I have so enjoyed Spring in Flyover Country! Not just the extraordinary photography that we have come to expect from Albatrossity, but also the stories. So many delightful stories! I have loved reading them and learning about these gorgeous birds. We’re not at the end of Spring in Flyover Country just yet, but I can see from Abatrossity’s descriptions that we’re heading toward the end of this particular road. There will be one more Spring in Flyover Country after today, and then it will be a long wait until next spring! ~WaterGirl
Winding down now, just one migrant in this batch, and lots of summer-resident birds. Some of them are pretty fine, however!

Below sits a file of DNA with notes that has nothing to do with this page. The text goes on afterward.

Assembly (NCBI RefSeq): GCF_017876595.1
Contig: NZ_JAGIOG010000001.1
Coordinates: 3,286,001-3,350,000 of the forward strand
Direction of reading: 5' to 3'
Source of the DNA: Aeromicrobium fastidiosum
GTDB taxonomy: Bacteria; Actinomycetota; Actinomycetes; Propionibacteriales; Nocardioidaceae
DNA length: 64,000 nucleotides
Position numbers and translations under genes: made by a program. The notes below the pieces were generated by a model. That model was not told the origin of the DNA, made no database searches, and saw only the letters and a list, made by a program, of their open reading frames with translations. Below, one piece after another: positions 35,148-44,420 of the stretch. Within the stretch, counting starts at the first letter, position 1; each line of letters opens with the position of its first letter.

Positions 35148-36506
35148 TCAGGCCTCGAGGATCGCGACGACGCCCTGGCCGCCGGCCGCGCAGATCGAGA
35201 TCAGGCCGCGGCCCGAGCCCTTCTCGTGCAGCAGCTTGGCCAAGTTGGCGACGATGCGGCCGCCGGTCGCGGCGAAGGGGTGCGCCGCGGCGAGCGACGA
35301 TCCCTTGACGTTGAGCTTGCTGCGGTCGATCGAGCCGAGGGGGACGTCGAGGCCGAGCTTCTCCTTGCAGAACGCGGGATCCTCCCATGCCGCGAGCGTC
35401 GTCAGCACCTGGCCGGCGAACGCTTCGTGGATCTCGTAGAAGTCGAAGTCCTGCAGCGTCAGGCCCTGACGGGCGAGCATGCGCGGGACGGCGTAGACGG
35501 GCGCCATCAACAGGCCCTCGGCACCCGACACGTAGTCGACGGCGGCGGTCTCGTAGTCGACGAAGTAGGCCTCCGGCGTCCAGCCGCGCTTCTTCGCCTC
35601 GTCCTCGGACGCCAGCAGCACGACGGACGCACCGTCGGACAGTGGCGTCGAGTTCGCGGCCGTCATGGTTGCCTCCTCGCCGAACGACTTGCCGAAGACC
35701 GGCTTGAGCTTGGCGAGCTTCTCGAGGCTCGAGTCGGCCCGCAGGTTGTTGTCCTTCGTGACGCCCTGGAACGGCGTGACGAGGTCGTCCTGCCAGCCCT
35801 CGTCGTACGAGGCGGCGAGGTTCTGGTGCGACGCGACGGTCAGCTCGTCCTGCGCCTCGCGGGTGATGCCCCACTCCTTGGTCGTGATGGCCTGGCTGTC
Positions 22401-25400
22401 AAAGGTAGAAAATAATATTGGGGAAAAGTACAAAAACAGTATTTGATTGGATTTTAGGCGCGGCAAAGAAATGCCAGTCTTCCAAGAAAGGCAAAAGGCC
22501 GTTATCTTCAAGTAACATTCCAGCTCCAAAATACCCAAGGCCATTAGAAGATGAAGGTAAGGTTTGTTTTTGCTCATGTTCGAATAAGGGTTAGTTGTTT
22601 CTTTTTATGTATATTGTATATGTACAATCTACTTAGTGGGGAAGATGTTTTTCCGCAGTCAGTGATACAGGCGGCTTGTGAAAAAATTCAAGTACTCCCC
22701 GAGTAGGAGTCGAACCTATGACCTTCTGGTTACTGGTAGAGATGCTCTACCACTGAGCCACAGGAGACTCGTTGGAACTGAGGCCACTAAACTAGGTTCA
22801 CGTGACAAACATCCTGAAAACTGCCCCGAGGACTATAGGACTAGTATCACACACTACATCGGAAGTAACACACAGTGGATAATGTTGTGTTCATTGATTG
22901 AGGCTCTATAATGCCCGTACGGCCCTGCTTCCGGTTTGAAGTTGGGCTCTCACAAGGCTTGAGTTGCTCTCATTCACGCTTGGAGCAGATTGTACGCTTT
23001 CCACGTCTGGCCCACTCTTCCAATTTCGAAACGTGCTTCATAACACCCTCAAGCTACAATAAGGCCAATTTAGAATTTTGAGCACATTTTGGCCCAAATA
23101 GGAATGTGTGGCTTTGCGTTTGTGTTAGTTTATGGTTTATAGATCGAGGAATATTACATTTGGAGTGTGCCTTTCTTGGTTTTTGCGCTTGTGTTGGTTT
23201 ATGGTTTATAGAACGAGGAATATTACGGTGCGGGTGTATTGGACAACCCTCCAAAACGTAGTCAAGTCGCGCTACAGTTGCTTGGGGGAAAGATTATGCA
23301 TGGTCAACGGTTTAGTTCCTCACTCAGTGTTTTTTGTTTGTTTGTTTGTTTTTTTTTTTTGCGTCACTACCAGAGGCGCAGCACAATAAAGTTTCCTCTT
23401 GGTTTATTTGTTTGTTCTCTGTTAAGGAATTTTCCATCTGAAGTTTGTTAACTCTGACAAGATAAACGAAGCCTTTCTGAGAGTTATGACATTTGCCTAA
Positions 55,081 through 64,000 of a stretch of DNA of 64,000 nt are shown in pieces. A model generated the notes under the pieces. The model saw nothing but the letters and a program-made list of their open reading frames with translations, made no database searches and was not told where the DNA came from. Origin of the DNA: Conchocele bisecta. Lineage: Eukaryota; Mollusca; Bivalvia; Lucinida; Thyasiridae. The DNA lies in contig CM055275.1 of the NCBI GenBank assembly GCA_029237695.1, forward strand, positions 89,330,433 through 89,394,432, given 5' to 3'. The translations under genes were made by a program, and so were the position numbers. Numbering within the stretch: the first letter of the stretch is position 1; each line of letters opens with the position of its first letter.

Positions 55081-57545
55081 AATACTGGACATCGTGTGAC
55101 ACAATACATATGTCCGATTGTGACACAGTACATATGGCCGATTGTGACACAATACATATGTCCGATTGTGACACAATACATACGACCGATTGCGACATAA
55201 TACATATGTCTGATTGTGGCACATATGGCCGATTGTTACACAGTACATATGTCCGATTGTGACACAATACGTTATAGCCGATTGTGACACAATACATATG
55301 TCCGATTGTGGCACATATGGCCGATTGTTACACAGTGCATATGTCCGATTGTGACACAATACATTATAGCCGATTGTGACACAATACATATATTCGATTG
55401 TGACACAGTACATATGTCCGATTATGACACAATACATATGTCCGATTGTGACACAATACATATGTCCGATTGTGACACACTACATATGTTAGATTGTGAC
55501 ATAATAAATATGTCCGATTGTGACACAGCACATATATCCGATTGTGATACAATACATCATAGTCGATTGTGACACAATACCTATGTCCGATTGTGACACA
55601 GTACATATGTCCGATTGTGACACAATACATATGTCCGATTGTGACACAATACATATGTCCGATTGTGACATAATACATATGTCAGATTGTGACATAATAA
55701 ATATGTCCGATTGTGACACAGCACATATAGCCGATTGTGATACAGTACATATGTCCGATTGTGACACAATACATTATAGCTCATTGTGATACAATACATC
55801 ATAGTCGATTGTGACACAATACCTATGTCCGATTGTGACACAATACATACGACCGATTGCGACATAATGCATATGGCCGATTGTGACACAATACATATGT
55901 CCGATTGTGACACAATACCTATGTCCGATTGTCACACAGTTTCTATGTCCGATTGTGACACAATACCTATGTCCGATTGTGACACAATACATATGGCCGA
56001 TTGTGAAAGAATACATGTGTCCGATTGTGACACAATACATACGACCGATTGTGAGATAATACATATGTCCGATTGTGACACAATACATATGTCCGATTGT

Here’s a shot of the fence-posts in a pasture south of town. One may wonder why the fence-posts seem to have been implanted in limestone boulders. But the reason lies, once again, in a fact that explains why our local native prairies are still intact rather than planted to row crops. The soil on this hilltop is too thin to allow a post-hole to be dug; the limestone bedrock is probably 2-4 inches below the surface And 2-4 inches is not deep enough to anchor a post that your cattle will be pushing against. So the ingenious solution was to drag some of the ubiquitous limestone boulders to the top of the hill, space them out, drill holes in them, and plant the fence-posts in the holes. Even in the most robust Kansas tornado, these posts aren’t going anywhere.